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Published: Fri, 02 Feb 2018
A road traffic accident
Assessment Question 2
A witness to a Road Traffic Accident (RTA) who suffers a recognized psychiatric disorder (like Post Traumatic Stress Disorder) as a result of witnessing the RTA can claim damages against the person causing the accident. Damages were awarded for the first time, for what was then known and referred to as ‘nervous shock’, in Dulieu v White and Hambrook v Stoke Bros. Following the ruling in Bourhill v Young the first case to be appealed in the House of Lords, cases involving injury of a psychiatric nature were decided based on the decision whether the injury was a “reasonably foreseeable” consequence of the defendants negligence. In Mc Loughlin v O’Brian Lord Wilberforce put forward that recovery by so called secondary victims should be subject to special requirements. These requirements were adopted by the House of Lords in Alcock v Chief Constable of the South Yorkshire Police. Witnesses to an accident are secondary victims if they are “involuntary participants” (as described by Lord Oliver in Alcock). It will be necessary for “involuntary participants” to show “proximity to the event” (as per Lord Wilberforce in Mc Loughlin ; “As regards proximity to the accident, it is obvious that this must be close in both time and space. . . . The shock must come through sight or hearing of the event or of its immediate aftermath.”). It must also be shown that the event would be shocking to a person of “normal fortitude” (per Lord Wright in Bourhill v Young; “whatever the loss/injury suffered, the type of loss/injury must be foreseeable”). The RTA was ‘appalling’ and therefore can be expected to cause foreseeable injury. As the witness was an involuntary participant to the RTA she is exempt from proving the requirement of “proximity of relationship” as argued by Lord Oliver in Alcock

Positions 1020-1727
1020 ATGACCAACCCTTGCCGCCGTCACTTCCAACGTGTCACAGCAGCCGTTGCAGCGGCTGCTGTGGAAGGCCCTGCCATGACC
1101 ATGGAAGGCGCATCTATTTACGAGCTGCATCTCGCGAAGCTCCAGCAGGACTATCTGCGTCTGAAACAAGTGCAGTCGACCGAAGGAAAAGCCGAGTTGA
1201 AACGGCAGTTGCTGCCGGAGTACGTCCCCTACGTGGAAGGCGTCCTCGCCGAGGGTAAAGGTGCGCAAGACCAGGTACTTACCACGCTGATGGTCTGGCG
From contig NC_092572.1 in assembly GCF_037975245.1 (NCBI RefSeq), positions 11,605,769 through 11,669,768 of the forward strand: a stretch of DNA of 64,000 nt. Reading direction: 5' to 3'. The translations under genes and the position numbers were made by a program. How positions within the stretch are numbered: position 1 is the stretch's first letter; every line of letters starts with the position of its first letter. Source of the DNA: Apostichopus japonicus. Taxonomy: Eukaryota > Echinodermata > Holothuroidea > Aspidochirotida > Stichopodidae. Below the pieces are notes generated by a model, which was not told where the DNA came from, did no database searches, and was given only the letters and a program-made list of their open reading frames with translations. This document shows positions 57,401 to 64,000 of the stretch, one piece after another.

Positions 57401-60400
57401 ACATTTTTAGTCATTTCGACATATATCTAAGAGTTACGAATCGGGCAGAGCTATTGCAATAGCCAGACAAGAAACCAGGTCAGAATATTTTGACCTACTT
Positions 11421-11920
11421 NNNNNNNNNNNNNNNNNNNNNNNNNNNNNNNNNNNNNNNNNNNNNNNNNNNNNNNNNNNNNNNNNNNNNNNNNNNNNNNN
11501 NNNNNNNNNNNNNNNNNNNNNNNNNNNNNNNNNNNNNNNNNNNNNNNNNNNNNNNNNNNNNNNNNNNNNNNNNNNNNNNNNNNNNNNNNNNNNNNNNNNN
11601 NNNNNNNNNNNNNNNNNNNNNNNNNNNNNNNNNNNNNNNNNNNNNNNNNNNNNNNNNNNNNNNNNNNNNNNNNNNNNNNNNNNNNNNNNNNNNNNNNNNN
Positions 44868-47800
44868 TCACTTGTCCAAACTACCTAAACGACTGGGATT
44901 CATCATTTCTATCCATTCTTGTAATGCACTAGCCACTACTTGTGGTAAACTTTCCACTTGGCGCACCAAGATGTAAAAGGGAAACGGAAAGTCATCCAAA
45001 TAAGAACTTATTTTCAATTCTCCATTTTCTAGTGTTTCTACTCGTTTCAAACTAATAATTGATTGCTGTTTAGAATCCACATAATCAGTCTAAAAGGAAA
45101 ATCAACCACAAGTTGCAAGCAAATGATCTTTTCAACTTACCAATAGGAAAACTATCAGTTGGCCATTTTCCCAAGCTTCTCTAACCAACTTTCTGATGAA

According to the Wildlife and Countryside Act it is not an offence to pick mushrooms in public access areas if they are growing wild and if they are for personal use. Protected species are listed in Schedule 8 of the Act. Traditionally one could walk on public footpaths and bridleways, on common land and on the foreshore to pick mushrooms and land owners could prevent access to other areas (or charge a fee for access). In 2000 the English Government introduced a ‘right to roam’ in the Countryside and Rights of Way Act also giving the general public the right to walk in down land, moorland, heath land and coastal land. In areas with public access collection for personal use is a common right but collection on private land requires the permission of the landowner. There is a Code of Conduct for mushrooming for England. The Code of Conduct states it is all right to pick provided you ask the landowner and stick to the code; rare species should not be picked and “no more than 1.5 kg per visit or no more than half the fruit bodies of any single species present, whichever is the lower amount” 11 should be picked from any one site in one day. Larger quantities, for any use, should be agreed upon beforehand with the landowner.